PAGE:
Last Updated: Jan 06, 2020 Views: 60
Using the TCU Library can be an overwhelming experience for students new to Texas Christian University. Well-designed course-related library assignments are an effective way to introduce these students to library research and reduce their anxiety. Library assignments work best when instructors and librarians collaborate.
The following checklist is meant to help ensure students have a positive library experience, reinforce library use as a means of learning, and help faculty design library assignments. A greater number of elements contained in a research assignment will increase students' chances of acquiring effective and transferable research skills.
- Assign a variety of topics. Books, periodicals, and other resources can often be misplaced, lost, or mutilated when a large number of students are working on the same topic. Consider placing needed material on reserve (i.e., in-library reserve or online reserve). While using reserves helps, it does not completely alleviate the problem of a large numbers of students needing to use limited numbers at the same time.
- Have a purpose. Structure assignments so students are required to find and evaluate or analyze information. One obvious way to do this is to have the assignment require them to make comparisons between two or more sources of information. Another method of critical analysis would be to have the student look at the potential impact of something or agree/disagree with a researched viewpoint.
- Make it relevant. Tie the assignment to what is being discussed in class or to future assignments. Students will not be motivated to remember how they did their research or analyze the information found if it is not pertinent to the course.
- Provide written instructions. Give students clear, precise written instructions. Students can frequently misunderstand, forget, or incorrectly write down an oral assignment. Library staff are often asked to interpret assignments or determine an instructor's intent.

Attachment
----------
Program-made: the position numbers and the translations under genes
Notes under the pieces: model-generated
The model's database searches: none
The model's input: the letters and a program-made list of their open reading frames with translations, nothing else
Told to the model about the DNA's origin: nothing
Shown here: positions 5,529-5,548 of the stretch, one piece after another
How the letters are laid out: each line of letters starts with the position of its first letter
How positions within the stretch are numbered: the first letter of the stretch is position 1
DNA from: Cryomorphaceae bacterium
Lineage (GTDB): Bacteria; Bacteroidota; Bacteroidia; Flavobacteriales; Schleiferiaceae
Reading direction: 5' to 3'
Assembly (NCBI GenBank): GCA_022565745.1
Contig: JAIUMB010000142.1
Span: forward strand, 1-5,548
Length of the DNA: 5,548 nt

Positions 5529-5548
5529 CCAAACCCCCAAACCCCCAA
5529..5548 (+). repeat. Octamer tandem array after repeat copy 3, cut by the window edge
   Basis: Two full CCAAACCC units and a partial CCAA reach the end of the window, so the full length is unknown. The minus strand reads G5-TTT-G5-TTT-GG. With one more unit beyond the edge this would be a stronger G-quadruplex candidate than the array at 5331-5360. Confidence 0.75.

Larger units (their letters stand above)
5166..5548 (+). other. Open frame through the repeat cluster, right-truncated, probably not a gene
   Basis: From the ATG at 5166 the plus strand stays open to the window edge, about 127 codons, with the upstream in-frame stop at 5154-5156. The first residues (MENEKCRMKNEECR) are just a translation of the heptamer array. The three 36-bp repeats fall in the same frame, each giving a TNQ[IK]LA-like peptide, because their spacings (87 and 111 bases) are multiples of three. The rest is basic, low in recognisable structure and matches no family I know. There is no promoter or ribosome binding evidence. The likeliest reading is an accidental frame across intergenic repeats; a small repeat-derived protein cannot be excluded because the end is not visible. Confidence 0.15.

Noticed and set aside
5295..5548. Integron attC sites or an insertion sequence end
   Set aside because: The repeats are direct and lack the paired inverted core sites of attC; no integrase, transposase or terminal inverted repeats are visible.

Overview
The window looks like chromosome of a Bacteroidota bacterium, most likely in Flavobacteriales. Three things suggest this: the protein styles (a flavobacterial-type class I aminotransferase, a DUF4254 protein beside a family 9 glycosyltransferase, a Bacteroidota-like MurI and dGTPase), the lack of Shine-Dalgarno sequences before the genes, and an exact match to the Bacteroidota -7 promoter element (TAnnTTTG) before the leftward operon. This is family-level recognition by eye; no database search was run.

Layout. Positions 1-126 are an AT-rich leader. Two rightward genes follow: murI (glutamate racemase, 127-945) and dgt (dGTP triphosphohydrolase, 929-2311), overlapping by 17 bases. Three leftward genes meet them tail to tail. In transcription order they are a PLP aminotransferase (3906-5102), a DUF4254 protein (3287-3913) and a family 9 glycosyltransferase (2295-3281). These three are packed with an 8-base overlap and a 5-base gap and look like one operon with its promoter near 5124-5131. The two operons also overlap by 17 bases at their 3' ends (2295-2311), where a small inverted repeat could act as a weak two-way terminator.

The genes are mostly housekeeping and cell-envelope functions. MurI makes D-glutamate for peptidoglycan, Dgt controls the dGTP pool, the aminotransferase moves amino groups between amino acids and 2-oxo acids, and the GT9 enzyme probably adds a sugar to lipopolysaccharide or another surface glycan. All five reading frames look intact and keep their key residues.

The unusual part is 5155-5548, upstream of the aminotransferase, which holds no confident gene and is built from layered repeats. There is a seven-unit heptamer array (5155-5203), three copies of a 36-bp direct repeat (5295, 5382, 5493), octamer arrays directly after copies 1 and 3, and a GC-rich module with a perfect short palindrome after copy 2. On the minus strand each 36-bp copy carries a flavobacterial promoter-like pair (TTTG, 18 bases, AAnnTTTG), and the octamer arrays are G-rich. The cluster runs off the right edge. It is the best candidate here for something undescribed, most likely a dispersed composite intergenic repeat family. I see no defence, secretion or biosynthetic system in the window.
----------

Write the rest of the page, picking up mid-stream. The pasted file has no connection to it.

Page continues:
- Prepare library staff. Send a copy of the assignment to the Reference Desk or Ammie E. Harrison, Humanities and Theatre Librarian, at TCU Box 298400. You can include what you would prefer staff do, and not do, when helping your students in the library. This will also allow us to ensure the proper resources are available for your students to use.
- Include a source list. Provide a list of appropriate resources for students to work from (i.e., subject encyclopedias, databases, reference sources). Refer students to the subject research guides available through many library web pages.
Other helpful practices
- Check the library catalog to verify the accuracy of references given to students and make sure that the TCU Library owns the cited materials.
- Schedule a library orientation session to introduce students to the library and its resources.
- Refer students with research problems to the IC Reference Desk for a personal library instruction session.
- Online library materials. Be careful when instructing students not to use the Internet or Web. The library catalog, most of our databases, and some other resources are only available through the Internet/Web.
- Scavenger hunts (busy work) tend to lack a clear purpose, teach the students little about doing research, and usually frustrate students. Librarians rather than the students frequently end up locating the answers.
- Do not assume the students already know how to use the TCU Library. Not all incoming freshmen attended a library instruction session or a library orientation session during their first year.
- Students may not refer to or cite a resource because the TCU Library does not own it. If given enough time, items can be placed on reserve or students can acquire a TexShare card from the library which affords check-out privileges at all university libraries in the Metroplex.
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